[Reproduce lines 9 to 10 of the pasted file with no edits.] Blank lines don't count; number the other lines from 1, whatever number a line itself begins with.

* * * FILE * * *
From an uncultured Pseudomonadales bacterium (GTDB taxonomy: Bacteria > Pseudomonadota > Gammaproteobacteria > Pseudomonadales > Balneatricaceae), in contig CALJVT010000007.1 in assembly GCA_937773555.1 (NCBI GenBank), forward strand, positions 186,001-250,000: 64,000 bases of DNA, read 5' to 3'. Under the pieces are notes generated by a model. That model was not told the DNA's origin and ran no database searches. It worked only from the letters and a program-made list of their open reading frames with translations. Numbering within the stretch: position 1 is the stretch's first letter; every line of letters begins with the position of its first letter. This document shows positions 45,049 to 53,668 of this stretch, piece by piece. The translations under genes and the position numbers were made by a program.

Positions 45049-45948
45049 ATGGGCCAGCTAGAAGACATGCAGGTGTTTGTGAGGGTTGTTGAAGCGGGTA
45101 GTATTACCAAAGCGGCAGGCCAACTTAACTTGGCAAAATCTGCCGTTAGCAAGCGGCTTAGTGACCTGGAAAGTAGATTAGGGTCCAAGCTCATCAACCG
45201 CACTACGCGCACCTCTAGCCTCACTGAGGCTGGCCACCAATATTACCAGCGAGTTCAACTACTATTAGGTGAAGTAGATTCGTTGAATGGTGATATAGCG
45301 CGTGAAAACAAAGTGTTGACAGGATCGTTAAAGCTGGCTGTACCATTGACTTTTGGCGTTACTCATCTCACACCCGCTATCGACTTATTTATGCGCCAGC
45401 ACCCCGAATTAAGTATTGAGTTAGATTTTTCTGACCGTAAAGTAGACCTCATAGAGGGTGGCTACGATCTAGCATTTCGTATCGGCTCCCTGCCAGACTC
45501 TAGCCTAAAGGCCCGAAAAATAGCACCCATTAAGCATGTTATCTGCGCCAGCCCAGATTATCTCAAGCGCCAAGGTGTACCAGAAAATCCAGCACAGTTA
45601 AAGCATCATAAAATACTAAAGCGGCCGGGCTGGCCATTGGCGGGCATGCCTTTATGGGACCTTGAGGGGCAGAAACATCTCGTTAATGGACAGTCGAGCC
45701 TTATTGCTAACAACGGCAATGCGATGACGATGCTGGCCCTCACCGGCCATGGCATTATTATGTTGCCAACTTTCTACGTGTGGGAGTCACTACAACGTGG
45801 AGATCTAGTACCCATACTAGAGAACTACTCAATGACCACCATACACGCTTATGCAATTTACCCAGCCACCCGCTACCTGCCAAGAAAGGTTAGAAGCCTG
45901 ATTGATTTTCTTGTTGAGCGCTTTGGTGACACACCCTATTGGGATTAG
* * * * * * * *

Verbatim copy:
45601 AAGCATCATAAAATACTAAAGCGGCCGGGCTGGCCATTGGCGGGCATGCCTTTATGGGACCTTGAGGGGCAGAAACATCTCGTTAATGGACAGTCGAGCC
45701 TTATTGCTAACAACGGCAATGCGATGACGATGCTGGCCCTCACCGGCCATGGCATTATTATGTTGCCAACTTTCTACGTGTGGGAGTCACTACAACGTGG